Pirelli motorsport director Paul Hembery said the tyre manufacturer is wary of the rate of development that will be seen in F1 this season.

2013 was a tough year for Pirelli as it suffered a number of high-profile tyre failures and struggled to make changes to the tyres during the season. Speaking exclusively to Crash.net, Hembery said Pirelli has learned from its problems a year ago and has taken a more cautious approach to this season's tyres in the knowledge that the cars are likely to develop significantly throughout 2014.

"You've got to be slightly more conservative because at one extreme you could end up with some cars going much quicker than others and that in itself is something you need to be aware of," Hembery said. "Particularly the rate of development is something that we're very conscious of this year. Last year it was one of the aspects that we learned during our experiences last year and we need to be much more attentive in terms of speed and rate of development.

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"As you can imagine, with new rules there is great potential for improvement in performance throughout the year; what we see [in testing] will be quite different to what we see at the end of the season. Already in terms of lap times if you take in to account 50 kilos - which is two seconds per lap - we are very close to the performance of last year already.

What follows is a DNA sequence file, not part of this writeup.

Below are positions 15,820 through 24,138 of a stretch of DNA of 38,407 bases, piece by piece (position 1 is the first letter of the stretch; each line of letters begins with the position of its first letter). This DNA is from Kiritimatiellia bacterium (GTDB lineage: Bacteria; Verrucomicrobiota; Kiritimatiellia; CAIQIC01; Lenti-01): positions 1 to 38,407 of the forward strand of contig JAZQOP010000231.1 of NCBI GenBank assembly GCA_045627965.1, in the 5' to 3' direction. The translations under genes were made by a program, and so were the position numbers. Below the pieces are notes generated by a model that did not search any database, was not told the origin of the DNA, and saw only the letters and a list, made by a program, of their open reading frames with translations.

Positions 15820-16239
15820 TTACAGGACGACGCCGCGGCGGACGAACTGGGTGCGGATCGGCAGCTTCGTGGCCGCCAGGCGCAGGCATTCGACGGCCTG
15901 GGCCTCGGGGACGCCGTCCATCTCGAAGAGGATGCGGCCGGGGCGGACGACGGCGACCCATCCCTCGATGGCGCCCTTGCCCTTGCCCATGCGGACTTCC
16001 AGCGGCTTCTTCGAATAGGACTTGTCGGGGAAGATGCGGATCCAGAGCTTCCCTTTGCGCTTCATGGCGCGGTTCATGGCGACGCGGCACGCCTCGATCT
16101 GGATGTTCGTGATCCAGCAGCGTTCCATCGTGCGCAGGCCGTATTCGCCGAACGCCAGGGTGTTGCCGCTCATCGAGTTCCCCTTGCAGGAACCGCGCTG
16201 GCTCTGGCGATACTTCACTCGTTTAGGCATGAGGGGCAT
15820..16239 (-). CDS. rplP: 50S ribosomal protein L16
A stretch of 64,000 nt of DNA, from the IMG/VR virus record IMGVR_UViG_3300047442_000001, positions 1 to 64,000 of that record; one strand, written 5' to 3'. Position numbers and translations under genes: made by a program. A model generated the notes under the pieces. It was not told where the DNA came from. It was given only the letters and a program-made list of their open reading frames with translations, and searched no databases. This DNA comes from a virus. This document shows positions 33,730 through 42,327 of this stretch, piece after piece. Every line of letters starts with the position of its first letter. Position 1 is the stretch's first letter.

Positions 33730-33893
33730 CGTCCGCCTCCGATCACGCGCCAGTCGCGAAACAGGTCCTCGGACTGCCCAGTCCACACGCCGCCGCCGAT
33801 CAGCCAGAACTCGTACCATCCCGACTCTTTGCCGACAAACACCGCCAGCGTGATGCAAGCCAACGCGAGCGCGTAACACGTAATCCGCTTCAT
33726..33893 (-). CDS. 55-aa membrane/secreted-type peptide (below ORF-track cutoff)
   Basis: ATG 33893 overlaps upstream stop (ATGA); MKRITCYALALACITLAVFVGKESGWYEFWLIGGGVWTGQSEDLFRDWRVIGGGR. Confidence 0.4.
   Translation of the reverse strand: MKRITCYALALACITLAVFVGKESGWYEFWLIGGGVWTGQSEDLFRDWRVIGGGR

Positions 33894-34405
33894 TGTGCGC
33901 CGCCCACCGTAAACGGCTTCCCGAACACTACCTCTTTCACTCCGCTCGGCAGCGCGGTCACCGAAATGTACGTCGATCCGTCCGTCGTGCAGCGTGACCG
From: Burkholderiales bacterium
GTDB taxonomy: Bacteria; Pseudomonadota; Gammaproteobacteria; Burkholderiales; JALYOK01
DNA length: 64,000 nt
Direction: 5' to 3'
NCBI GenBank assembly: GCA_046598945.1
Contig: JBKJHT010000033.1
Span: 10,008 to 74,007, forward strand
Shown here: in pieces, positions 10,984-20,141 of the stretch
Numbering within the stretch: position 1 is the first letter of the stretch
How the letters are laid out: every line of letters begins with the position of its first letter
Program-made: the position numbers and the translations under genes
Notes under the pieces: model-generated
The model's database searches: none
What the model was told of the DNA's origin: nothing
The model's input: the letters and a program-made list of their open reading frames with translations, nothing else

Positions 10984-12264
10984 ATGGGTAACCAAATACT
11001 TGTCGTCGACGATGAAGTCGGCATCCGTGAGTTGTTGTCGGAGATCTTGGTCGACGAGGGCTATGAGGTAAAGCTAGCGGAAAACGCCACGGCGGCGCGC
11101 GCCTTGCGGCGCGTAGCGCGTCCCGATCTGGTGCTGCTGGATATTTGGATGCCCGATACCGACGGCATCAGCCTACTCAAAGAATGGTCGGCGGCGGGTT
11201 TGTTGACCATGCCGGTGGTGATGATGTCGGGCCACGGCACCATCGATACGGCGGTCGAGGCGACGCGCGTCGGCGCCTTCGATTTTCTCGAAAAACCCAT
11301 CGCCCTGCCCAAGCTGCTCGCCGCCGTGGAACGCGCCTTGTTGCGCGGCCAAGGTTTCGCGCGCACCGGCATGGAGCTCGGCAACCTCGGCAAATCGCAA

"You can imagine with a normal two second per season improvement we will definitely be quicker than last year, and with the potential that we have for developing the car and the powertrain then you would have to anticipate we will be quicker."

However, Hembery said he was pleased Pirelli had a better way of trying to make changes to the tyres if required.

"[Can make changes] on safety grounds - we've always been able to do that - but there is now a better platform for getting a change made of that nature. You have the strategy group which involves FIA, FOM and six of the main teams, so if there's a need we can go to that group and they can make a decision, whereas in the past we had to get the majority of the teams and that in itself ended up going in to unnecessary politics, unfortunately. So there is a better structure for making change this season."